My father, Edward Percy Frankland, a lecturer in Chemistry at Birmingham University, was, at the time of the acquisition of the farm, a bachelor living at home with his parents and therefore took an active part in the whole project. Immediately, in 1910, they set about enlarging the farmhouse at Needlehouse, building an extension designed by my father, to provide accommodation for themselves on their frequent long visits and also for their many visitors (who were expected to take part enthusiastically in such ploys as haymaking and scrambling up gills in the beck from stone to stone with the aid of 'gill poles'). The result of this extension is, substantially, the house you see today, though two additions were subsequently made. In about 1923, a third storey was built over the old farmhouse by building two gables across the original line of the old house's roof tree. In 1928 the single storey front door porch to the extension of the house was raised and carried forward on two pillars. The dressed stone for these pillars, by a twist of fate, came from Hwith, which was, at the time, being

Needlehouse

Needlehouse

Once the Franklands were established at Needlehouse, they soon became friends with the Metcalfe-Gibsons of Coldbeck House in Ravenstonedale and in 1915 my father married the second daughter, Maud, who became my mother. Soon after he was married, ill health forced my father to give up his academic career and he was recommended to go and live in the country. My grandfather thereupon gave Needlehouse and the land to my father who became the farmer, with Needlehouse as his permanent home. Accordingly, my brothers and I were born and brought up there.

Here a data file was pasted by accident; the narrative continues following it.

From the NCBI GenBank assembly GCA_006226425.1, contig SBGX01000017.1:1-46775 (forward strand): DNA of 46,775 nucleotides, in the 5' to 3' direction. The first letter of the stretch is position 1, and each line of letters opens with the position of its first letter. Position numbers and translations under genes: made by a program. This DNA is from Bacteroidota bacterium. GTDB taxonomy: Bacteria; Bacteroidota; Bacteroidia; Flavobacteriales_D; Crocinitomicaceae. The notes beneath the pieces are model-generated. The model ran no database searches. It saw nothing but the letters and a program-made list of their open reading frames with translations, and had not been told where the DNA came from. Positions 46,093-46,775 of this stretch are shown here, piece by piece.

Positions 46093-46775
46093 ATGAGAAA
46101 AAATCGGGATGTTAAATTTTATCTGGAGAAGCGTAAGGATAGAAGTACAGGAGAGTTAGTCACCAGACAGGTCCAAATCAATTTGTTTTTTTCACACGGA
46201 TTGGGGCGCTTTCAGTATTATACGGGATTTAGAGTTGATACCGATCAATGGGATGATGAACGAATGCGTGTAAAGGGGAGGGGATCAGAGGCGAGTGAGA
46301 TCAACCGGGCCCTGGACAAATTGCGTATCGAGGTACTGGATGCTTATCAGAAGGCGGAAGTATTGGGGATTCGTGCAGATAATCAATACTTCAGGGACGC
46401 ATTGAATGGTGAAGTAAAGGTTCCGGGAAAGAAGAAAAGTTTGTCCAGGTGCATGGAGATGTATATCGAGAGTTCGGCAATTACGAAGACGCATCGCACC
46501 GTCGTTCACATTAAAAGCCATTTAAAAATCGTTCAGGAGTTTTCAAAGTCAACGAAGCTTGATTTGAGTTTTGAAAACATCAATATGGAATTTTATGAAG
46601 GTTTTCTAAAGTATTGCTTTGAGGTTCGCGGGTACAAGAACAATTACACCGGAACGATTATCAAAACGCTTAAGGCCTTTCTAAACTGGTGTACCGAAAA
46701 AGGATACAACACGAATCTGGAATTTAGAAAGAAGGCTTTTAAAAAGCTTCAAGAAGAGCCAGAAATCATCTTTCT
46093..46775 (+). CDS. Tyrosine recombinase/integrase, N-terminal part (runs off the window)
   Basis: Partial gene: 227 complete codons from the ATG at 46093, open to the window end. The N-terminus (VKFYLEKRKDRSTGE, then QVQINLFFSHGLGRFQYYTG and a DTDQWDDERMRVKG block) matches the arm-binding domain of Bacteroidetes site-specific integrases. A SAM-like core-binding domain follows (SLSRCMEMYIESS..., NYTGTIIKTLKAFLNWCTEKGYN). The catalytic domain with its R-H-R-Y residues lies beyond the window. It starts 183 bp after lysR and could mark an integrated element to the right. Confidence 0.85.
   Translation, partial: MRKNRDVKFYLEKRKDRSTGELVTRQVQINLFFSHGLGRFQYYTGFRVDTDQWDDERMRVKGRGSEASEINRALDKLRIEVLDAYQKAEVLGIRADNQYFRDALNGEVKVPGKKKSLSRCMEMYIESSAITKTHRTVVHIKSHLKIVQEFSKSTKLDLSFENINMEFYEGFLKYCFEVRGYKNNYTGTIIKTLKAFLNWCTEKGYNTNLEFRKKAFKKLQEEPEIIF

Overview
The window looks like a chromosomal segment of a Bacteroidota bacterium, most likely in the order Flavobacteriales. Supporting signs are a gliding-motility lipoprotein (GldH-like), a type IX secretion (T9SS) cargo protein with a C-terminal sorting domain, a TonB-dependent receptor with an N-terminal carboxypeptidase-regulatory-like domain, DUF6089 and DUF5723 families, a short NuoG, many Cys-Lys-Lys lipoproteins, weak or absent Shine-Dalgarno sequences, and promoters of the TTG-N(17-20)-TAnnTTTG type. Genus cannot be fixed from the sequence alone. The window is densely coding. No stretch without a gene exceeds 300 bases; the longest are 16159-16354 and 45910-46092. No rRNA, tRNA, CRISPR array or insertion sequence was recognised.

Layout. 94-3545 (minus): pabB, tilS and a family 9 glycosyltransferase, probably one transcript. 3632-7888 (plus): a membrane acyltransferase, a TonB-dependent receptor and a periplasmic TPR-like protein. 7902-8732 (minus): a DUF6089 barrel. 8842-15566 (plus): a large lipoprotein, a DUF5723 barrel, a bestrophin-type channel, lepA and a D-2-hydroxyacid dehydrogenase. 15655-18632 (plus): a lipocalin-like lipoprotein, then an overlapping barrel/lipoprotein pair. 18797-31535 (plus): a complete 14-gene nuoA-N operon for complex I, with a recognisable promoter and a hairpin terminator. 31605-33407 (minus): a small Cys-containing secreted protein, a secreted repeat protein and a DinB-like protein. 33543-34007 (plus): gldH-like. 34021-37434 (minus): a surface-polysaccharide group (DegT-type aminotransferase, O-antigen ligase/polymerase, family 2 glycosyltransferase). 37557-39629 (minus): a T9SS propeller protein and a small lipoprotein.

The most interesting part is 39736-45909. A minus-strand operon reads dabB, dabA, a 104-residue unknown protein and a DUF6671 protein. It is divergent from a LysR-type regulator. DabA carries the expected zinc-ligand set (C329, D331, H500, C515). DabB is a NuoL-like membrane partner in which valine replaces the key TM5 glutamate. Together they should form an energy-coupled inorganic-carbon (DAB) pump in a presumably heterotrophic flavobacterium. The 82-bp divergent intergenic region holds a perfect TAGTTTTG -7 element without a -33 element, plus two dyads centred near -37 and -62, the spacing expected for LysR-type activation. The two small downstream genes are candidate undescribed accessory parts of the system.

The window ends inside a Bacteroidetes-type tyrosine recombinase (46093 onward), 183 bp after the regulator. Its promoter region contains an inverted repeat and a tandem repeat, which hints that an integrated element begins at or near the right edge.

My father was a novelist as well as a farmer. Some of his books were contemporary, others historical, most notably 'The Bear of Britain', a more factual and less romanticised version than most of the stories of King Arthur. Arthur's father Uther Pendragon, is associated with Pendragon Castle in Mallerstang. He is reputed to have tried to get the river Eden to fill the moat round the castle. There is a verse recording this

Let Uther Pendragon do what he can,
The Eden will run where Eden ran.
Let Uther Pendragon do what he will,
Eden will run where Eden runs still.

In 1918, my father extended the farm by buying Ellerhill, a hitherto independent farm bordering the down-dale side of Newhouse. Ellerhill included Whitegreen, a house, hay loft and byre in an island field on the fell above Ellerhill. Whitegreen house had already become the farmhouse of Ellerhill because the Ellerhill house had fallen into a pot hole - fortunately after the King family who farmed there, had wisely removed themselves to Whitegreen.

House

Another house was created on the farm in 1938 when the East Laithe at Needlehouse was made into a house so that we could have a farm man living at the farmstead This became the farmhouse when my father retired from farming and let the land in 1955.

Unusual features created by my father include the belfry on the gable end of West Laithe in the yard at Needlehouse. It is based on belfries seen on farms in Scandinavia. We used the bell to summon people to the house from the fields. The tower at Newhouse was built, again, to my father's design, primarily for use as a clipping house and wool loft above.

Bell

My father planted all the woods on our land, except for the much older Uldale Wood and the natural woodland in the gills. Scandinavia held a strong fascination for my great grandfather, grandfather and my father. By skillful placing of relatively small, largely coniferous woods, my father managed to create a landscape that looks more wooded than it actually is and therefore, has echoes of Scandinavia. This is entirely appropriate since Viking blood runs strongly in Dalesmen and Westmorland dialect and place names also show lasting affinities with Scandinavian language.

Dr. Helga Frankland
February 2005